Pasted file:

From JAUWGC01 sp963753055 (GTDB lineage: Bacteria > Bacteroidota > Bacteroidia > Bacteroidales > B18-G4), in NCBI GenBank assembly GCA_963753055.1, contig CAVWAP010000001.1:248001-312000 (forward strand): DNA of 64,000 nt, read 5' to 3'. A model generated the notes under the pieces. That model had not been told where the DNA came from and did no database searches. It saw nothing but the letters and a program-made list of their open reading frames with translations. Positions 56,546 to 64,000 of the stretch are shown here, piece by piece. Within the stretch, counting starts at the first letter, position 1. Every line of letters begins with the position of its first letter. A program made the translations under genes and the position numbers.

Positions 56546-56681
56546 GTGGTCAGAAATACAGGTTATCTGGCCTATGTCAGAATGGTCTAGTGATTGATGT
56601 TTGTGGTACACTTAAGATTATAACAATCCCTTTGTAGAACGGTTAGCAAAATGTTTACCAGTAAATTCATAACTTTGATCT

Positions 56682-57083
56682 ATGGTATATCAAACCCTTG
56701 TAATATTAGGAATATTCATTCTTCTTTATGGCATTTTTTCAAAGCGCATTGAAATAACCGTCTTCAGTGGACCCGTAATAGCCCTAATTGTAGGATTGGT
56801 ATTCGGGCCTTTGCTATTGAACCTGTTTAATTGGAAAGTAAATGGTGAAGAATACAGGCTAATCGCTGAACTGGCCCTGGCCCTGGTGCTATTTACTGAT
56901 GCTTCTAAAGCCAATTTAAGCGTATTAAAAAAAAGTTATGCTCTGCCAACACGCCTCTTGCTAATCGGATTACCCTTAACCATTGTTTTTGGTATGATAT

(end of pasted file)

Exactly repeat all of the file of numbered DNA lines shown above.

From JAUWGC01 sp963753055 (GTDB lineage: Bacteria > Bacteroidota > Bacteroidia > Bacteroidales > B18-G4), in NCBI GenBank assembly GCA_963753055.1, contig CAVWAP010000001.1:248001-312000 (forward strand): DNA of 64,000 nt, read 5' to 3'. A model generated the notes under the pieces. That model had not been told where the DNA came from and did no database searches. It saw nothing but the letters and a program-made list of their open reading frames with translations. Positions 56,546 to 64,000 of the stretch are shown here, piece by piece. Within the stretch, counting starts at the first letter, position 1. Every line of letters begins with the position of its first letter. A program made the translations under genes and the position numbers.

Positions 56546-56681
56546 GTGGTCAGAAATACAGGTTATCTGGCCTATGTCAGAATGGTCTAGTGATTGATGT
56601 TTGTGGTACACTTAAGATTATAACAATCCCTTTGTAGAACGGTTAGCAAAATGTTTACCAGTAAATTCATAACTTTGATCT

Positions 56682-57083
56682 ATGGTATATCAAACCCTTG
56701 TAATATTAGGAATATTCATTCTTCTTTATGGCATTTTTTCAAAGCGCATTGAAATAACCGTCTTCAGTGGACCCGTAATAGCCCTAATTGTAGGATTGGT
56801 ATTCGGGCCTTTGCTATTGAACCTGTTTAATTGGAAAGTAAATGGTGAAGAATACAGGCTAATCGCTGAACTGGCCCTGGCCCTGGTGCTATTTACTGAT
56901 GCTTCTAAAGCCAATTTAAGCGTATTAAAAAAAAGTTATGCTCTGCCAACACGCCTCTTGCTAATCGGATTACCCTTAACCATTGTTTTTGGTATGATAT